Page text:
The themes may be different here in Canada — protectionist tendencies are more prominent on the Canadian left, for example. But the Conservative Party’s leadership race has been incoherent as party members struggle to choose a leader to take them into the future. How are Michael Chong, Kellie Leitch and Maxime Bernier members of the same party? How is it that, in a party which has long prided itself on provincial rights, someone like Kevin O’Leary, who routinely spoke of forcing recalcitrant provinces to bend to his will, could consistently poll above 20 per cent among party members? What unites this crowd of candidates other than their disdain for the Liberals and the left?
The interesting question is whether these fissures will develop into cracks and then chasms or whether the binding force will continue to succeed in keeping the whole thing together.
In the U.S., where the unity of the movement has been most challenged through the election of a president who can hardly be called conservative in the traditional sense thus far suggest it may well be the latter.
Even though establishment conservatives abandoned Donald Trump in the U.S. presidential election en masse last fall, the coalition managed to hold.
While many Bernie Sanders boosters stayed home — preferring to burn the whole thing down than elect a hawkish centrist like Hillary Clinton — reluctant Trump supporters held their nose and stuck with their party. Trump may by morally grotesque but the Supreme Court hung in the balance, so the social conservatives voted for him anyway. He may have talked of tariffs and keeping out foreigners, but he promised to cut taxes and repeal Obamacare so the free market conservatives voted for him anyway. Sure, he is an erratic know-nothing narcissist with zero experience running a government, who mused openly about the possibility of using nuclear weapons, but intelligent, educated conservatives — the very “elite” he rails against — helped hand him the nuclear launch codes.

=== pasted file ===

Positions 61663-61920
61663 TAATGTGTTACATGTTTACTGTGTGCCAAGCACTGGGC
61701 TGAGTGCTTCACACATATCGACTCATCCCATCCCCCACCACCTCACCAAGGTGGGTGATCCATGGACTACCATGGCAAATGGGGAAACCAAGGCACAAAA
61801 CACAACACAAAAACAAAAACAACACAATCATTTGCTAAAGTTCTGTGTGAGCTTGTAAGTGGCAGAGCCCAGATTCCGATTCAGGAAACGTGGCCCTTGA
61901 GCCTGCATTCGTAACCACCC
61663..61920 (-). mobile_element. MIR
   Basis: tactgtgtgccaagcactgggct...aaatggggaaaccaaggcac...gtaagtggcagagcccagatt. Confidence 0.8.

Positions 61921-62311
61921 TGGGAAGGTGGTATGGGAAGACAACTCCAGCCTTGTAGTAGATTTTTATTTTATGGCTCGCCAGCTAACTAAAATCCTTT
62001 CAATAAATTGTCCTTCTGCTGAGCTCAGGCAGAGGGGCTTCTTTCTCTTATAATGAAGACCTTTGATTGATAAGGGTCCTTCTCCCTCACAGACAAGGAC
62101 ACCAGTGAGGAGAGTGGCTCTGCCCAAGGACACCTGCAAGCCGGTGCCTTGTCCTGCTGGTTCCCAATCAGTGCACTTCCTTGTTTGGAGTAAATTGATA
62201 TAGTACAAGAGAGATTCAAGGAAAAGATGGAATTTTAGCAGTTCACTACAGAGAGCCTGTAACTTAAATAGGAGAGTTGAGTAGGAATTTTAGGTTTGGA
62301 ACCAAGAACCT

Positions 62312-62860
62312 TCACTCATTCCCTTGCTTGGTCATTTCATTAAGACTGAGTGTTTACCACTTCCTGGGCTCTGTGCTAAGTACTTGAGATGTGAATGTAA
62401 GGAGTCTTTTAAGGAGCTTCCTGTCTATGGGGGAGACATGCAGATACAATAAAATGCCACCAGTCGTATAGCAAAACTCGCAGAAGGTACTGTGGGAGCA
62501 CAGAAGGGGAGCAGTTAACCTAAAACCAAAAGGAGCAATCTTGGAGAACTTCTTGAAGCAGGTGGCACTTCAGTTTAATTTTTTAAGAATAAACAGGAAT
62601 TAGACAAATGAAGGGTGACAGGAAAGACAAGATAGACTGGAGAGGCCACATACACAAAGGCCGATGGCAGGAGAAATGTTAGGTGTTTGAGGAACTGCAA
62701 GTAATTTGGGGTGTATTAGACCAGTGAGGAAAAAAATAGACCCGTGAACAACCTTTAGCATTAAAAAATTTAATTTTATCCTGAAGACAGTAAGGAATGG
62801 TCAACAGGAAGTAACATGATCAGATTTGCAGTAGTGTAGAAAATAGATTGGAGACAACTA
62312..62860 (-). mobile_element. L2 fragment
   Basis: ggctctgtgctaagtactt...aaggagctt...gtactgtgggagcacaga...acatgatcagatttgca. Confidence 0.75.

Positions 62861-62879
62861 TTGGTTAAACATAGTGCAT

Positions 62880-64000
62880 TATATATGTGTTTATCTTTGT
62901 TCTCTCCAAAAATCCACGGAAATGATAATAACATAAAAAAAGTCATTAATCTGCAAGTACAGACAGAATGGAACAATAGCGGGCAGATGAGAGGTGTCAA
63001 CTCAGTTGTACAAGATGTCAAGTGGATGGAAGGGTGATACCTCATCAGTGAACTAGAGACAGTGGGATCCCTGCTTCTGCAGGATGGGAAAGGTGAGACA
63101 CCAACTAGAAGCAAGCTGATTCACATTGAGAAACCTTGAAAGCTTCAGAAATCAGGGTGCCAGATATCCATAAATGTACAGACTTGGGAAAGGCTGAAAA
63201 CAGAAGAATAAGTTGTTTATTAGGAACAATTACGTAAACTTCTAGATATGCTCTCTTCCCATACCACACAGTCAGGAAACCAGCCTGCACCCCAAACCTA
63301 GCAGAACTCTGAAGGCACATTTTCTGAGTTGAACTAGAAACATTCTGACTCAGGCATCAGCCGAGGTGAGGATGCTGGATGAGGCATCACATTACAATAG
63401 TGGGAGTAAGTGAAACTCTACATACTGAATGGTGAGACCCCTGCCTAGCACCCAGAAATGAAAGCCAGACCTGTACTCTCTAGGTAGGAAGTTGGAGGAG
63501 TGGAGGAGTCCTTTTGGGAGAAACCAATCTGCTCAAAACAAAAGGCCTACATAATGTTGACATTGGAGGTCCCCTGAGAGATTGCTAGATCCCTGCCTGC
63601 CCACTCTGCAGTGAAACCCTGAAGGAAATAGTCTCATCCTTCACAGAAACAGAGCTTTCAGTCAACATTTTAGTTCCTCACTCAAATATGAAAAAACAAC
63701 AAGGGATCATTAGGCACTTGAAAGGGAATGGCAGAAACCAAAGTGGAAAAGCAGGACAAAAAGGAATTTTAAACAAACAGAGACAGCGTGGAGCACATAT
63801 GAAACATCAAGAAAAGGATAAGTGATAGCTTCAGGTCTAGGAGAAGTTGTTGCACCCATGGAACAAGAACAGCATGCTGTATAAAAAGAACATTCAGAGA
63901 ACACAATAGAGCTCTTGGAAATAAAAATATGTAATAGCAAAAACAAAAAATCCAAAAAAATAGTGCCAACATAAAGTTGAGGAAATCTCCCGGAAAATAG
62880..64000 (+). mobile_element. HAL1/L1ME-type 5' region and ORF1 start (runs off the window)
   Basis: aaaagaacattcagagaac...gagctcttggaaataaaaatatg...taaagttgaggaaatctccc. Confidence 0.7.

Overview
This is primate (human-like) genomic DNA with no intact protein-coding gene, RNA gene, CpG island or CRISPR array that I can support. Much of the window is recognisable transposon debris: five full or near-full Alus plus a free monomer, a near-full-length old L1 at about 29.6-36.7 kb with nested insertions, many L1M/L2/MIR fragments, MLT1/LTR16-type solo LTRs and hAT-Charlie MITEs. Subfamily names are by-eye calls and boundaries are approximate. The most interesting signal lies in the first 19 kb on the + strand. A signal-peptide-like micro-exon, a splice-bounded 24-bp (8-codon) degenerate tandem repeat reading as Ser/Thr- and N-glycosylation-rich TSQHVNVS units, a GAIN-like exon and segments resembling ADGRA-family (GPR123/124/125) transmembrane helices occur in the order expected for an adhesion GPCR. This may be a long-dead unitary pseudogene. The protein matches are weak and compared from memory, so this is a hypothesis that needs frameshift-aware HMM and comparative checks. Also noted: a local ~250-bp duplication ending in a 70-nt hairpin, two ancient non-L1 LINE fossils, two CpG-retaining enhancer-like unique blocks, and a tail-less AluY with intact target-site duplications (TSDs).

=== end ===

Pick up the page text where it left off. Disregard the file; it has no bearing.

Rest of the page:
And they stand with him to this day. With the odd exception, the Republican Party has given no indication that they will do anything but walk in lockstep with a president that eschews so many of their values.
The glue that binds conservatives still holds.
Shifting back to Canada, a number of conservative friends have mused privately to me in recent month about whether they could continue to support the Conservative Party if it picked certain candidates standing for the leadership. Luckily for them, O’Leary abruptly dropped out of the race and other lunatic fringe candidates are distant also-rans. It now seems likely that the party will make the decision easier for them and choose one of the candidates they can live with. Crisis averted for now.
But as more parochial and xenophobic flavours of conservativism continue to assert themselves, we will get to see whether it can all be held together. At some point, principled, thoughtful conservatives may have a choice to make between the values that brought them to the movement in the first place, and making common cause with those who view Ezra Levant’s agit-prop clown car outlet, The Rebel, as a legitimate source of news.
Much depends on how far they are willing to bend.
Kyle Carruthers is a born-and-raised Yukoner who lives and practises law in Whitehorse.